The record-breaking unemployment rate from the pandemic unexpectedly disrupted a tight labor market. Last year the United States had the lowest unemployment rate in 50 years. Low wage workers saw wages grow after years of relatively stagnant paychecks.
Starbucks shift supervisor Adan Miranda wears a face mask while serving a drink to a customer while standing behind a plexiglass sign in a cabin outside the store in Sacramento, Calif., On Thursday, May 21, 2020.
Rich Pedroncelli | AP
In late March, the federal government’s first stimulus package gave skilled workers an additional $ 600 weekly unemployment insurance. Employees with tips sometimes did not meet the minimum requirements for unemployment insurance, while undocumented workers were completely excluded from federal aid.
When that incentive expired in late July, the unemployment benefit replacement dropped to $ 300 a week, which was still a significant increase in average hourly earnings. Analysis by Snagajob, an hourly job recruitment platform, found that about 75% of hourly workers in the US were better off clinging to unemployment benefits than finding a new position when the federal allowance was $ 300 per week.
“At $ 600 a week, basically 100% of workers would be better off taking a check … It showed how little a large part of the economy lives from it,” said Mathieu Stevenson, CEO of Snagajob.
In the latest economic stimulus package, the US $ 300 unemployment supplement was replenished by mid-March.
Combined with safety concerns about the pandemic, this has created an unusual job market. Typically, hourly job seekers increase by at least 30% in a recession.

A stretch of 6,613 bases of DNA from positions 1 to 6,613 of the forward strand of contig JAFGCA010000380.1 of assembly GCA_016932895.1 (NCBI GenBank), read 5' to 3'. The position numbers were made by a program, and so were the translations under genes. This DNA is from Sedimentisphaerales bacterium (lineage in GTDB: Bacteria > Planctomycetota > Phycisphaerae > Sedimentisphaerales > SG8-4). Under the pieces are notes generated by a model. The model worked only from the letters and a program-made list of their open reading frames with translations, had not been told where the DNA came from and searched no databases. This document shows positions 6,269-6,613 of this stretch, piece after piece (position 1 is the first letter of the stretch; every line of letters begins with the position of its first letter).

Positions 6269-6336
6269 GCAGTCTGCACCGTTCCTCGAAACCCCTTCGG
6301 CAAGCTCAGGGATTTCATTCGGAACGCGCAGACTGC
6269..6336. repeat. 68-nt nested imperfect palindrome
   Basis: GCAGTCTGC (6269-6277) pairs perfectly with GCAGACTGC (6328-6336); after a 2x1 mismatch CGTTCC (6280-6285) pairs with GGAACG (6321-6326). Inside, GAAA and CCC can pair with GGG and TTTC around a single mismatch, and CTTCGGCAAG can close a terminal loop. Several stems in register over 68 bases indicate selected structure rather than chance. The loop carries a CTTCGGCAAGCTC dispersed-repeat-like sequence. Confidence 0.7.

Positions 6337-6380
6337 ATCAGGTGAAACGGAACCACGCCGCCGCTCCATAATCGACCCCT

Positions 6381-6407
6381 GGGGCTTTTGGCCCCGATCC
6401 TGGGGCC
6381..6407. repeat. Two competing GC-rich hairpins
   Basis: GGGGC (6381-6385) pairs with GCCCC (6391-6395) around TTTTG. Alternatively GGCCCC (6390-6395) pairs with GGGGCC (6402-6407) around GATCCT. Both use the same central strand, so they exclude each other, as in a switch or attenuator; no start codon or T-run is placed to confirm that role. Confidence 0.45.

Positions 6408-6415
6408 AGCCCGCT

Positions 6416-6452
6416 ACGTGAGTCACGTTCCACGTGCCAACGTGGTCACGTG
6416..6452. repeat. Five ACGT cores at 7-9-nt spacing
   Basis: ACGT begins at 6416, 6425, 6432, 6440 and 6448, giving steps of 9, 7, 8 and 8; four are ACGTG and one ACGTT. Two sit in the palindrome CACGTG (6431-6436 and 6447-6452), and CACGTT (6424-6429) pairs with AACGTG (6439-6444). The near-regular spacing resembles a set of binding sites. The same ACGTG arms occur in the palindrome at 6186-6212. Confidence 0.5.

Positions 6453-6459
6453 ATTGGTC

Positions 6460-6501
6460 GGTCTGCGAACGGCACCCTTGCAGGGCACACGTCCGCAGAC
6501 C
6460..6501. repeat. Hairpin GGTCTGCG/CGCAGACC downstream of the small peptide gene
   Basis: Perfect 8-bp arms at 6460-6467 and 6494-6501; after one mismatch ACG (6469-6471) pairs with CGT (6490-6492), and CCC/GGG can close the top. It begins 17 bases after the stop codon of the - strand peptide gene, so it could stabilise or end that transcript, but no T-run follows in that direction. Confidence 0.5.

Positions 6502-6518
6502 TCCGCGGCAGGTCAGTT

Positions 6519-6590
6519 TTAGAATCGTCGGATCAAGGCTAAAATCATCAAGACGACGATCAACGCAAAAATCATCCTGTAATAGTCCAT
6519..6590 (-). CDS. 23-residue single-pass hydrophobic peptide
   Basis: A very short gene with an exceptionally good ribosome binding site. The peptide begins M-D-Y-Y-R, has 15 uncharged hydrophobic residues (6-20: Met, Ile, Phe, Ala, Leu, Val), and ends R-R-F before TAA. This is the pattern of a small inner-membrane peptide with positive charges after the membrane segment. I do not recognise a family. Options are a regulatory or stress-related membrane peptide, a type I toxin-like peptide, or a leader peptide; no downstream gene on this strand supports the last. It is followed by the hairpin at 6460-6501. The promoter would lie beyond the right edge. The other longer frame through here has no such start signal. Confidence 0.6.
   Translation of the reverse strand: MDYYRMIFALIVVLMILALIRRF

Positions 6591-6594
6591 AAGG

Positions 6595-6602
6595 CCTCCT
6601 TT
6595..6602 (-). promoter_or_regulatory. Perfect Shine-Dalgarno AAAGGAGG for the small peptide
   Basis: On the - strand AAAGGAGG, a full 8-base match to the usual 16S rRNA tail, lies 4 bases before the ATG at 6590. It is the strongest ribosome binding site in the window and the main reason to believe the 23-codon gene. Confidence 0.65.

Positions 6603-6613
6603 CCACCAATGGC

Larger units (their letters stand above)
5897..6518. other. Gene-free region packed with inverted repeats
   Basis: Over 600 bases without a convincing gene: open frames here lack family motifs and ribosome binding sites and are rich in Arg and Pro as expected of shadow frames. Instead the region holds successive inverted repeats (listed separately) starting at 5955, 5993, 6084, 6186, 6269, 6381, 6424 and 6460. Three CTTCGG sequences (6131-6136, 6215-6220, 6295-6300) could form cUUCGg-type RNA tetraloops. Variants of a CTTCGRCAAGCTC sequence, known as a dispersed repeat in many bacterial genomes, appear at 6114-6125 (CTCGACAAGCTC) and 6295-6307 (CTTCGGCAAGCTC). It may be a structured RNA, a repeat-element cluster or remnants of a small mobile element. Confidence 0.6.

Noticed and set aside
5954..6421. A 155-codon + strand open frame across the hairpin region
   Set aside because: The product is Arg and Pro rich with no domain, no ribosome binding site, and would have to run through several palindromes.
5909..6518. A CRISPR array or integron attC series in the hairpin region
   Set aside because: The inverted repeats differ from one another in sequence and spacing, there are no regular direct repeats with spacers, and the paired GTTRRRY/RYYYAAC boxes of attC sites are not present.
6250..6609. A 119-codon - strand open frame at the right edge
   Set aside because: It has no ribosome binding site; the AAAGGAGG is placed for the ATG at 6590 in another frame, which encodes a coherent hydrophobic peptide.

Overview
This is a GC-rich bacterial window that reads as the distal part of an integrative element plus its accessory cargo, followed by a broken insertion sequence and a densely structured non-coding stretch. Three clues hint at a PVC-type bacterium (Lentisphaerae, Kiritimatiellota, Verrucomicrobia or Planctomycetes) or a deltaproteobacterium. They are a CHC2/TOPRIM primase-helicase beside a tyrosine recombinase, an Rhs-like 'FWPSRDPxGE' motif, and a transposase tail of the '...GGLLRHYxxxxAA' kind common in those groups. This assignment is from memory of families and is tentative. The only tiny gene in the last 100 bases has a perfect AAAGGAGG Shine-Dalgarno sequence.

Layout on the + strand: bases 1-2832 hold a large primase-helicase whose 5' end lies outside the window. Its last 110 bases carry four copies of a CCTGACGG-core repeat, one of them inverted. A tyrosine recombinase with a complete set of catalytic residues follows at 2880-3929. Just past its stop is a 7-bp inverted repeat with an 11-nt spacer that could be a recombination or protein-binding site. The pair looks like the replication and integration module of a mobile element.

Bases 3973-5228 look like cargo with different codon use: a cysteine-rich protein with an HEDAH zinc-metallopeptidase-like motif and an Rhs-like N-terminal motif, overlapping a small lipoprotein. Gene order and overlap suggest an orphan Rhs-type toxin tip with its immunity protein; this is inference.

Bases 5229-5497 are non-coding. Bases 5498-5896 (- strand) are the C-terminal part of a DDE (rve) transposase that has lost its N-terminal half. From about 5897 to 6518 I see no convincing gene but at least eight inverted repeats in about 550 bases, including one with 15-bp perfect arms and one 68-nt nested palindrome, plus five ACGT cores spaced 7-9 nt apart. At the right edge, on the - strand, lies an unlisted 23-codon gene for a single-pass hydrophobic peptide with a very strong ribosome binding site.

“Depending on the timeframe, at the beginning of the pandemic, we found that job seekers were down 40% year-over-year,” Stevenson said. “Even last month they were down 5% to 10% year over year.”
He added that some of the business leaders he spoke to, especially those in the restaurant industry, were surprised by the unexpectedly low supply of hourly workers.
“They just assumed they would be able to reinstate all of their workers on leave when they started reopening and that they would have a flood of great candidates,” he said. “They actually find the job market to be harder at least every hour than it was before the pandemic, which the numbers support.”
According to Snagajob, hourly jobs have increased by 15% compared to the prepandemic. The main difference, however, is where workers find work. Fast food jobs are still down 28% while full service restaurant positions have almost been cut in half.
Cooks or waiters in the restaurant industry switched from appearances delivering groceries in the early days of the lockdown to satisfying demand in grocery stores. Next up were jobs in e-commerce, where jobs more than tripled, with employees making a significant contribution to fulfilling orders in warehouses.
“If you take Amazon and Walmart, for example, which together have more than a quarter of a million employees this year, both starting wages are above $ 15, “said Stevenson.
Such a high starting wage puts pressure on the industries whose workers are migrating to work at the retail giants. After Starbucks gave its baristas a 10% raise said in early December The goal would be for all employees to earn more than $ 15 an hour within two to three years.
Snagajob predicts that the labor market will be similar to today in the first six months of 2021. As more Americans get vaccinated against the coronavirus and the stimulus package expires, more hourly workers will look for jobs. However, more hourly positions will also be available as capacity constraints are lifted and consumers feel more secure.
“It will still be a stronger job market than you would otherwise expect from a recession,” said Stevenson.
Zhao said it was entirely possible that the labor market in the second half of 2021 will be similar to that of 2019.
In addition to higher wages, companies could also try to attract better performing hourly workers. Paid sick leave has been trending as unemployment benefits in recent years, according to Zhao. A corporate survey by the Bureau of Labor Statistics found that 14% of establishments employing more than 35 million workers had increased their paid sick leave during the pandemic.
“Hopefully this trend will continue especially after the pandemic, which has made it clear to employers and society the importance of being on sick leave,” Zhao said.